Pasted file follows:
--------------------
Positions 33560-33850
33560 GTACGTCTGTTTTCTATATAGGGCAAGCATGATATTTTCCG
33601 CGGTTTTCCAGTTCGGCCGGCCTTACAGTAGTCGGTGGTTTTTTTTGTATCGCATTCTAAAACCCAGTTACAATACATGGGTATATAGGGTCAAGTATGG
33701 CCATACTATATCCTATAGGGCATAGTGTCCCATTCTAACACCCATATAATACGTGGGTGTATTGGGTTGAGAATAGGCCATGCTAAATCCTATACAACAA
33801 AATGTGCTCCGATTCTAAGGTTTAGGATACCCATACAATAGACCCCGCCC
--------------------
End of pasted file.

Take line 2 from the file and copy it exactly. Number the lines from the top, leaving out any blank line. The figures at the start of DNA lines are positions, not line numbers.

33560 GTACGTCTGTTTTCTATATAGGGCAAGCATGATATTTTCCG